The next stage in the 19th Century French sawhorse build is to rough cut the half-laps for the braces. Previous installments in this thread are indexed in the 'Blog Archive' to the right of the page, so readers new to this blog might want to have a gander over there first.
I choose here not to take the saw to the line. My reasoning is that the half-lap does cut halfway into the timber, and there may be growth or drying stresses released by the cut. It occured to me that the piece could un-bow slightly causing the width of the lap to open up a bit, which would potentially spoil the fit a bit. So, my plan is to rough cut the half-laps, let the material rest a couple of days, and then trim the half-laps to dimension with high accuracy using a router and jig. With the router i can get repeatable and accurate results, so it is my preference to use it for the final cuts anyhow. After the lap trenches are done, then I will complete the lap joint mitered abutments, the cuts for which I intend to do with a chisel and paring block. I will need to make 6 different blocks to accomplish that, I do believe.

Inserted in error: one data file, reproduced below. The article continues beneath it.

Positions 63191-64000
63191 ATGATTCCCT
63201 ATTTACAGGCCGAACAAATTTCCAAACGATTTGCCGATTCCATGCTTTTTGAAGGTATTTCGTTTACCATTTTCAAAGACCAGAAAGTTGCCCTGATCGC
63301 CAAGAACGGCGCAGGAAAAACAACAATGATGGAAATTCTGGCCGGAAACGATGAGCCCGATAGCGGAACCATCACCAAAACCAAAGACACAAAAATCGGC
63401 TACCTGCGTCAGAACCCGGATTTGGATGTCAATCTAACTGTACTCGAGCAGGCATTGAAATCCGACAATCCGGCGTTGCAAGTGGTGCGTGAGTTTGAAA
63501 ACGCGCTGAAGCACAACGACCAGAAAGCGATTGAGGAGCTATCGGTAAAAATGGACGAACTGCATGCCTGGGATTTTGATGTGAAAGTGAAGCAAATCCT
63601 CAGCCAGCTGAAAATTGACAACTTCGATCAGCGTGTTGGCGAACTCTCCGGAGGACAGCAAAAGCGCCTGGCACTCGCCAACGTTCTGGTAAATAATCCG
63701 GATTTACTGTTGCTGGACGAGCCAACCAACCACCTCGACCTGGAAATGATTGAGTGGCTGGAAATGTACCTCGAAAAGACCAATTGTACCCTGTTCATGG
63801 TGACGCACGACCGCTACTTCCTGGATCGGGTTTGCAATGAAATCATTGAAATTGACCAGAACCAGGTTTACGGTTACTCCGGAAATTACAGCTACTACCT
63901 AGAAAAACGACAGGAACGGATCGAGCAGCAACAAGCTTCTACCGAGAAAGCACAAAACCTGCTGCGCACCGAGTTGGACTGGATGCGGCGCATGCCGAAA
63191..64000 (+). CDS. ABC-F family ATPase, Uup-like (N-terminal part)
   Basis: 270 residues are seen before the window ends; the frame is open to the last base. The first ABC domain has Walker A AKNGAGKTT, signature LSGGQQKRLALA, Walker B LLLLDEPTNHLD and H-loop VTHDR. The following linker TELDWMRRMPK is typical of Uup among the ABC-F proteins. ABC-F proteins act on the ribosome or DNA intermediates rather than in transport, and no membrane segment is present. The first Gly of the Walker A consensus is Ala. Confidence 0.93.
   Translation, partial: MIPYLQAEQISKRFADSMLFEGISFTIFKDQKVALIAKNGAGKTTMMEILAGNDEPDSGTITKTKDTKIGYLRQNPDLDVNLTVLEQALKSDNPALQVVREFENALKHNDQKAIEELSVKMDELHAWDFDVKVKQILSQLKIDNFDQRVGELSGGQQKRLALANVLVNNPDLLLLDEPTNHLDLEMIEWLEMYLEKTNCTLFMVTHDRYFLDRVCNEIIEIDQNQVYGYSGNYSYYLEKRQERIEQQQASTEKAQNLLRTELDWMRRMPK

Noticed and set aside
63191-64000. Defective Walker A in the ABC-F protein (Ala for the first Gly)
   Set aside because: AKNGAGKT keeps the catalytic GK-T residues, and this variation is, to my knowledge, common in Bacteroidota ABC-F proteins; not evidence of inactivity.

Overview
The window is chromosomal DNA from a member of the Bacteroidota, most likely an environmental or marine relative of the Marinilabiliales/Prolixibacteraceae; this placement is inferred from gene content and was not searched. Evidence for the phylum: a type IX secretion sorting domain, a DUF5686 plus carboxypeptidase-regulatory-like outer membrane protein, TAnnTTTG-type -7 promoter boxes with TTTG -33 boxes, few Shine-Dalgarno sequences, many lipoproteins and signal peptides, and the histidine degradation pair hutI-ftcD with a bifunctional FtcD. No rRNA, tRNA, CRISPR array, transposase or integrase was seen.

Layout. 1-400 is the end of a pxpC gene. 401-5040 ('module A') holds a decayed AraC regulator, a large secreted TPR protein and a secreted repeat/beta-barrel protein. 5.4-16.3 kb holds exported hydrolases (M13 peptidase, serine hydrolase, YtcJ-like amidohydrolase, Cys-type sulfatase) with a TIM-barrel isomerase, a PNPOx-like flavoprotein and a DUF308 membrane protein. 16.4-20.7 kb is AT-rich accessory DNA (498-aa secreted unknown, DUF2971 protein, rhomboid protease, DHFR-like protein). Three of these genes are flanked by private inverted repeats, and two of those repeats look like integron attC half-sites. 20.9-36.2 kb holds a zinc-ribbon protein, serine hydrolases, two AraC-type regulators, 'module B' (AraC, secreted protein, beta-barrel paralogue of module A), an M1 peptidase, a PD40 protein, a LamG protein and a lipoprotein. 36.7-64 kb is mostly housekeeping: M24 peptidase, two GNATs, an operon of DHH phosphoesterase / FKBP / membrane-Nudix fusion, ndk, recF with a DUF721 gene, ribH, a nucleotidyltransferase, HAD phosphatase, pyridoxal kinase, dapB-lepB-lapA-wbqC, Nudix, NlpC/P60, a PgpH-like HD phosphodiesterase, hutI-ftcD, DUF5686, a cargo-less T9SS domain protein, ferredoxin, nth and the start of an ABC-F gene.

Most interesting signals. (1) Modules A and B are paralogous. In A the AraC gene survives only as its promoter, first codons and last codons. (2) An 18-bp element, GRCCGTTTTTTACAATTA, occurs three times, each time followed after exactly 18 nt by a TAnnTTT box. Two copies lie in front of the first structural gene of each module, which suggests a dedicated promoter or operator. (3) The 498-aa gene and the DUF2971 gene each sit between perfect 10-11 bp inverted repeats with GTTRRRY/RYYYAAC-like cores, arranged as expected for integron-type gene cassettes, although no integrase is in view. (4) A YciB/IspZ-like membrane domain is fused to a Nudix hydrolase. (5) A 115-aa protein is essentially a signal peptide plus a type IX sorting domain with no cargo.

So, today some photos of the sawing and chop out. First I started with the interior x-braces, three saw kerfs per lap:
Then I chopped the waste out using a 10mm bench chisel and a small plane hammer:
Setting those aside, I then proceeded with the short side Croix de Saint André pieces:
What you can see in the picture are the new and exciting 'sawing socks' ® - part of the newly introduced Sawing for Teens line of fashionable wear. I'm sure most of you have seen the infomercials by now with Britney Spears, and what with Christmas just around the corner a pair of sawing socks ® would make a fine gift for the young aspiring woodworker in the family.
:^) Happy holidays everybody!
And then bump up a chisel size for a quick clean out at the bottom:
Long side braces, rough-cut laps now done:
After the chips had flown, here is my tidy pile of rough-lapped pieces, the interior x-braces at right, the long side braces in middle, and the Croix de Saint André pieces to the left:
I'll let those bits hang out in the closet for a while, to move and groove as they see fit (probably not too much as the wood didn't seem to move appreciably while I cut it), and in the meantime I will return to the work on the battari shōgi and that delightful (?) Wenge awaiting some cutting work.